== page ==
In fact, while America does have the highest gun violence rate in the world, when it comes to gun related violence and video game spending per capita, it is the lowest in terms of how many games are purchased. So if that is the case and more violent video games cause more violent crimes, wouldn’t our crime rate be lower than all the other countries who spend more on games? As long as we spend our time and energy going after something that won’t fix our issues, these same crimes will keep happening.
As I stated at the beginning of this: I am a conservative. I believe in the freedoms afforded us in our Constitution. I believe that we as a citizenry should have access to firearms, but I also believe that stricter regulations need to be put in place in order to obtain them. The right to bear arms and the ability to bear arms are two totally different things. I hate guns, but I also know that guns aren’t what kill people. It is the tool in which another person uses. Forks don’t make you fat, but they are instrumental in being the tool to help get you there.
People who really want to weed out violent crimes, whether it be guns or otherwise, need to stop pointing a finger in the direction of an industry that does not influence the crime themselves. Look to the broken homes of those who commit them. Look to the ghettos and the gangs on the streets. Clean that up, not our games. Allow us as parents to do our job and teach our children while you may be able to shoot this person in game, it is in the end just that: a game. Teach your children to put the controller down once and a while and go play some football, tennis or just plain get out of the house. Vote politicians into office who will crack down on areas where science supports correlations to gun violence.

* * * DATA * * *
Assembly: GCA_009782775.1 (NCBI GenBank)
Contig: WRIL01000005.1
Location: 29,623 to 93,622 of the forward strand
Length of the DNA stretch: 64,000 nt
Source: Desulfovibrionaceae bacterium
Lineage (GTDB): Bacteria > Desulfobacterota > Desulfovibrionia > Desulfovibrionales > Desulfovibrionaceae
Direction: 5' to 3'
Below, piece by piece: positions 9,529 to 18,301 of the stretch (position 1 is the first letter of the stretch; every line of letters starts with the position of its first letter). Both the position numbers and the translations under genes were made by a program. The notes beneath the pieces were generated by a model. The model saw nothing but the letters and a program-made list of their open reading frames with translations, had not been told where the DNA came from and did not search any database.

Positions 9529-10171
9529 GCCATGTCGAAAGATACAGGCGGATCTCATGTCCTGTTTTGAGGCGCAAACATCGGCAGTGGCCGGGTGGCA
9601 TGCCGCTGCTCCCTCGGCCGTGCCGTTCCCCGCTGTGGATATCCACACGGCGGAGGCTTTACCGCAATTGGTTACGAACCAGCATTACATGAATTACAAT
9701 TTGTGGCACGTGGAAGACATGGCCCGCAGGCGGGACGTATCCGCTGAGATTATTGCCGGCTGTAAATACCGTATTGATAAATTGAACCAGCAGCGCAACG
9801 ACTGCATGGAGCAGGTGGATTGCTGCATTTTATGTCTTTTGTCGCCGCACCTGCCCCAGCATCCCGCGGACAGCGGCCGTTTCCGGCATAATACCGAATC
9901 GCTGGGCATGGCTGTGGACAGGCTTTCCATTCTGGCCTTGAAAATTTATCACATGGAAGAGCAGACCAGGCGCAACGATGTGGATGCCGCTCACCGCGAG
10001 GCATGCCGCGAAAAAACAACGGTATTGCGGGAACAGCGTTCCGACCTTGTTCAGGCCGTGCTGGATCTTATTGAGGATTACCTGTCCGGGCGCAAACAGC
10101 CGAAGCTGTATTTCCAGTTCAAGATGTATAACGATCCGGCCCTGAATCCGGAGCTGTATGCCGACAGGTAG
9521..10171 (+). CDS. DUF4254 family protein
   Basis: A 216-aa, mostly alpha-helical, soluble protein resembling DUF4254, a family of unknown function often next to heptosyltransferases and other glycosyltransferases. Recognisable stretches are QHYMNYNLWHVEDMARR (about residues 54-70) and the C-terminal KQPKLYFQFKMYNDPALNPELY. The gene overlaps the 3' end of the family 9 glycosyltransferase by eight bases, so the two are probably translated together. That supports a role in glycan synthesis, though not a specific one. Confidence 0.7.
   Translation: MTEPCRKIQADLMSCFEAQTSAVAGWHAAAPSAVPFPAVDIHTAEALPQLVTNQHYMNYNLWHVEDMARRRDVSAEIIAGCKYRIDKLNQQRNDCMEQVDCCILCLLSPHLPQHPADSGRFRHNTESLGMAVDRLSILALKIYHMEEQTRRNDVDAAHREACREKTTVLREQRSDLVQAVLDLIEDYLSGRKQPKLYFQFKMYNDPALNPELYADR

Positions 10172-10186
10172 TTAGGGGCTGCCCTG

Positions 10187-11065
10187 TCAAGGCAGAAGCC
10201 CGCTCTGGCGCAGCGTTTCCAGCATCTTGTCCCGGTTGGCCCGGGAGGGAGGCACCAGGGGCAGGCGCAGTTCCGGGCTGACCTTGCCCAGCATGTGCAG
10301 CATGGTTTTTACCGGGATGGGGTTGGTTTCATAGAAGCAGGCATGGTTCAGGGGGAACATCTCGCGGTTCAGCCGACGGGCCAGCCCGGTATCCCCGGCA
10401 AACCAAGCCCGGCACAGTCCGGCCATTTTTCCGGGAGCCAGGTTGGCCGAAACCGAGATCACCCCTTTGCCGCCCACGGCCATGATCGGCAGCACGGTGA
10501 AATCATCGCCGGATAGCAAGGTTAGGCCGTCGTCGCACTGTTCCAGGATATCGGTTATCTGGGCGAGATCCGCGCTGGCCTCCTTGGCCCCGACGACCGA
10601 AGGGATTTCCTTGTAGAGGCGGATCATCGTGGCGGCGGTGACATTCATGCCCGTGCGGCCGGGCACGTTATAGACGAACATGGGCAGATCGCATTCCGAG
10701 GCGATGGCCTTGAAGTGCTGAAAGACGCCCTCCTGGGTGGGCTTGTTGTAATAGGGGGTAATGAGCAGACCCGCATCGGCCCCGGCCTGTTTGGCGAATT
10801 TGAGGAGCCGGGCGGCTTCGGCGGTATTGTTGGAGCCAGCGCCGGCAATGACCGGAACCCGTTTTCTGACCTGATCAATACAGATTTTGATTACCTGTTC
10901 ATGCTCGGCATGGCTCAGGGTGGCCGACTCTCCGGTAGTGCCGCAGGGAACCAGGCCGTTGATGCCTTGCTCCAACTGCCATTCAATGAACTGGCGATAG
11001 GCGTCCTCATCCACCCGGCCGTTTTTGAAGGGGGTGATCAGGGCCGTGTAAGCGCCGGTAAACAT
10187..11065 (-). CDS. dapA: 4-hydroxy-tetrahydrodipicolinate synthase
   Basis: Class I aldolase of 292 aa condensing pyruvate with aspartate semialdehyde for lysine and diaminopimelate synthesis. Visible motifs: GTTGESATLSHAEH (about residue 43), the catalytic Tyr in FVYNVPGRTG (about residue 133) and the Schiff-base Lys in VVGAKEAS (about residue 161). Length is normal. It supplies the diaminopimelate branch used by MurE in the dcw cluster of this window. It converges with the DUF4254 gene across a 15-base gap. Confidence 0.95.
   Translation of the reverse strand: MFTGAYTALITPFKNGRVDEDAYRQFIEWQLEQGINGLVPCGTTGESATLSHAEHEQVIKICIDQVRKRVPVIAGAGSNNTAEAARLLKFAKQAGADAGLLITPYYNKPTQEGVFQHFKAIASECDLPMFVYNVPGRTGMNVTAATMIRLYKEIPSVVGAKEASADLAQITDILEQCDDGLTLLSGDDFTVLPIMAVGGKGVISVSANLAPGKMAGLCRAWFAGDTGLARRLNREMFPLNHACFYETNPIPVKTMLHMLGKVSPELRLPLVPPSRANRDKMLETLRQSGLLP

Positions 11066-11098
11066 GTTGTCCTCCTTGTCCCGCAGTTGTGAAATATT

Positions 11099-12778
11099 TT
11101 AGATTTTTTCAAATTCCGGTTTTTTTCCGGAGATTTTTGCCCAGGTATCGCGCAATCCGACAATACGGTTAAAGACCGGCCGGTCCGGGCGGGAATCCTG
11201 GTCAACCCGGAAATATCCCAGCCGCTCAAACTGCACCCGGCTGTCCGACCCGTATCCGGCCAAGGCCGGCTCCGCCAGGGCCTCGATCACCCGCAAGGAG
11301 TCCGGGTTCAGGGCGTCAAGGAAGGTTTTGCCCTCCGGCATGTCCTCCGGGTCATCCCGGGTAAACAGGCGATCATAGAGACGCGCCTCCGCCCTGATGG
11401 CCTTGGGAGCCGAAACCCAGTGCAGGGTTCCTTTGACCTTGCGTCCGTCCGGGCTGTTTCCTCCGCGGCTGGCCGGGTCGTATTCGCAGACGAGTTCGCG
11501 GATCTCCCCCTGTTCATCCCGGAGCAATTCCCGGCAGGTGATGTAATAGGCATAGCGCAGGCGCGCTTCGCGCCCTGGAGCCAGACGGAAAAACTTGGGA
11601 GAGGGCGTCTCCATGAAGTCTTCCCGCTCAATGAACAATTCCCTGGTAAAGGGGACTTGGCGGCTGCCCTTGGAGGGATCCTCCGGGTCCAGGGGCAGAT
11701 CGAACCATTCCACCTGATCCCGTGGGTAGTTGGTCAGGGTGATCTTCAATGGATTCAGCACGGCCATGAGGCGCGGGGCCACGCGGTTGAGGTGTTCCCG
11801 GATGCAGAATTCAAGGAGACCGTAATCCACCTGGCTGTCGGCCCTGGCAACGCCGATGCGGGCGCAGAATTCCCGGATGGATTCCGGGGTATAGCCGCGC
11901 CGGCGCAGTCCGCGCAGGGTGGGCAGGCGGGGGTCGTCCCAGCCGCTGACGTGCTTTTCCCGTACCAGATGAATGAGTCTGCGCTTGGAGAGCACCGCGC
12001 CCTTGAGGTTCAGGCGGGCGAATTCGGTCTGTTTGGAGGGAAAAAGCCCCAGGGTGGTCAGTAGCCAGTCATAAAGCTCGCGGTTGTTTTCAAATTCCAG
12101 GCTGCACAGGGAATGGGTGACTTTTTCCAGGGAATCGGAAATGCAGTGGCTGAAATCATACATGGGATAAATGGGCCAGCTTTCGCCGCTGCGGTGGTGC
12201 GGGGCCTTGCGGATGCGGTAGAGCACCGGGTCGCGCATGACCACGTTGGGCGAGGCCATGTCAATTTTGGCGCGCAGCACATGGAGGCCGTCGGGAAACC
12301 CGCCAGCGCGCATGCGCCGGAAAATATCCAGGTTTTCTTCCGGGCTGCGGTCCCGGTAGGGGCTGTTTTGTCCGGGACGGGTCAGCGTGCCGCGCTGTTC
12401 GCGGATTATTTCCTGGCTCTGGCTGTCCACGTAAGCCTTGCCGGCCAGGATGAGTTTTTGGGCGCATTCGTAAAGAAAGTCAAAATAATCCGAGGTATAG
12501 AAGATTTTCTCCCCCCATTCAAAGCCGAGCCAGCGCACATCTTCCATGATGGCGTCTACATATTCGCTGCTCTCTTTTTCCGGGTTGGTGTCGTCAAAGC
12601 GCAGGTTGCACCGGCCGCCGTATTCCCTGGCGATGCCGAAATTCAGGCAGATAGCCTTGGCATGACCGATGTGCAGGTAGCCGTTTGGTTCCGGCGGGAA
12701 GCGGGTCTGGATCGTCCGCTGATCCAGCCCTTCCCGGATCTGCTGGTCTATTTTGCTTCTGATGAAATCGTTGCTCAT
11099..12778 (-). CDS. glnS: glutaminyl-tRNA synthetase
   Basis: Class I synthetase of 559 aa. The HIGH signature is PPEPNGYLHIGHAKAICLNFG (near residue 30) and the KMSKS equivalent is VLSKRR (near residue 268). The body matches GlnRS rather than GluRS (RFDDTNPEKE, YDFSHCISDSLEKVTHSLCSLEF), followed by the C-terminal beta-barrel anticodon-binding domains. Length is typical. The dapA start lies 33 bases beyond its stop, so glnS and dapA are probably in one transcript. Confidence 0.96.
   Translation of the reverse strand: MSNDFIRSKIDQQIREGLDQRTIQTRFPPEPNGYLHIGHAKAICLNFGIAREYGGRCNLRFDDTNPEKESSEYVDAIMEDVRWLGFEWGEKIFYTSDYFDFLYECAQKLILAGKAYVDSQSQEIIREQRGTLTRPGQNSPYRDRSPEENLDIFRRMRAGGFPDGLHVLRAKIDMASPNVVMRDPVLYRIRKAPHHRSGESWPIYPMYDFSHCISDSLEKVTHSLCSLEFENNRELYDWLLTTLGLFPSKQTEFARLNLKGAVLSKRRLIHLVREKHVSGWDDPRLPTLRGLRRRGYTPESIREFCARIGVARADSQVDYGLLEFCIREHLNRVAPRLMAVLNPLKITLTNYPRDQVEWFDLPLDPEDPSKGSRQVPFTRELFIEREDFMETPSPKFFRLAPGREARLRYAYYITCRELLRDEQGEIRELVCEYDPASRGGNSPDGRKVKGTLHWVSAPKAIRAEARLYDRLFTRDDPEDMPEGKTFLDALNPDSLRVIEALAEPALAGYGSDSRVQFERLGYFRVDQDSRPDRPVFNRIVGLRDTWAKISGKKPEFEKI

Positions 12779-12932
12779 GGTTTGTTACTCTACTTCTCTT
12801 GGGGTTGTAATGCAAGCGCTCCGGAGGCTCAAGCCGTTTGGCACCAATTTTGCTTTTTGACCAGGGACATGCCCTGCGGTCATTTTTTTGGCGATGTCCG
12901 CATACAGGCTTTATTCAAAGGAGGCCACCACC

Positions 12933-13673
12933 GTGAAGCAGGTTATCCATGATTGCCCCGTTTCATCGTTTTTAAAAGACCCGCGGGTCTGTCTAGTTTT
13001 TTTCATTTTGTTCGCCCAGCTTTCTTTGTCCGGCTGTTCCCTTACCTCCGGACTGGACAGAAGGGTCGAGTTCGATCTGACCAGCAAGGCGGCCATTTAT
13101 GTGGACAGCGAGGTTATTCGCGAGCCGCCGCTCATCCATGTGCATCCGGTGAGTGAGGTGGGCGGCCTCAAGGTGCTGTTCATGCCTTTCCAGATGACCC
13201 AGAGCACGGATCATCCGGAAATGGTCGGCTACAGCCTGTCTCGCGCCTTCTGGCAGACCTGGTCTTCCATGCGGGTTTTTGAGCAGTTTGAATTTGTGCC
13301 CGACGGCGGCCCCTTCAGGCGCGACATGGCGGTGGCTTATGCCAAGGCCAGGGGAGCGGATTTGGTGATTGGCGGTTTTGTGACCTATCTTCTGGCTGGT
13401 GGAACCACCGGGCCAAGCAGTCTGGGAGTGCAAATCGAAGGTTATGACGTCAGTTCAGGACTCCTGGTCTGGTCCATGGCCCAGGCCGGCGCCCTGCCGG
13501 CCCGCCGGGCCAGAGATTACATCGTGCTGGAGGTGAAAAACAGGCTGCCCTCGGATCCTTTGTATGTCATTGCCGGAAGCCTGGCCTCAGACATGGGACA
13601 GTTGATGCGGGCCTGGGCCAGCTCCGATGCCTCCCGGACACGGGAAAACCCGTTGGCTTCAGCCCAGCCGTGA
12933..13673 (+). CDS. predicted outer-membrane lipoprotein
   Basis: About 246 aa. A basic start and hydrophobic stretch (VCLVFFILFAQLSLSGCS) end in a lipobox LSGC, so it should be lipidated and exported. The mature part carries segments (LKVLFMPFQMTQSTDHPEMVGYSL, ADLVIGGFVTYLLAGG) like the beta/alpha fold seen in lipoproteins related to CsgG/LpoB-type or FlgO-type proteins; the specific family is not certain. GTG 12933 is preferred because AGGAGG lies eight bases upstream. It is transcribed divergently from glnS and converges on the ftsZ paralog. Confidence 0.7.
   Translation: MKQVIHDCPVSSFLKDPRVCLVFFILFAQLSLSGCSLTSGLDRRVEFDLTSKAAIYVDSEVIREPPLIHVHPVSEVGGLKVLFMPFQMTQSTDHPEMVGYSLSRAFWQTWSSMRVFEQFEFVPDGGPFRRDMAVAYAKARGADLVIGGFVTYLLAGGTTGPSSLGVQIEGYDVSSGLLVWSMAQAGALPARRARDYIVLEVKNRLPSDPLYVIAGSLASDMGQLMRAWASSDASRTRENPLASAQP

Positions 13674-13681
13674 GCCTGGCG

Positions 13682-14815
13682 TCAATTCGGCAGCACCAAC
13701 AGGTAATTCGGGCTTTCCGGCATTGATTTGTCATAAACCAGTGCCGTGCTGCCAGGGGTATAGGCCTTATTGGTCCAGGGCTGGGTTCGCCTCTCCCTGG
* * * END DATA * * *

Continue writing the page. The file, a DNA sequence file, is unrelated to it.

In conclusion, the point I’m trying to stress is that we need to become more accountable for our actions. Infinity Ward is not responsible for someone pulling a trigger, the person holding that gun is. Nobody else. And until we as a people recognize that the way to fix this issue starts at home with parents actually parenting, putting our children in an environment to succeed and stop making excuses for failures, this cycle will continue. Washington needs to stop looking where the problem isn’t and start trying to come up with meaningful solutions instead of passing blame.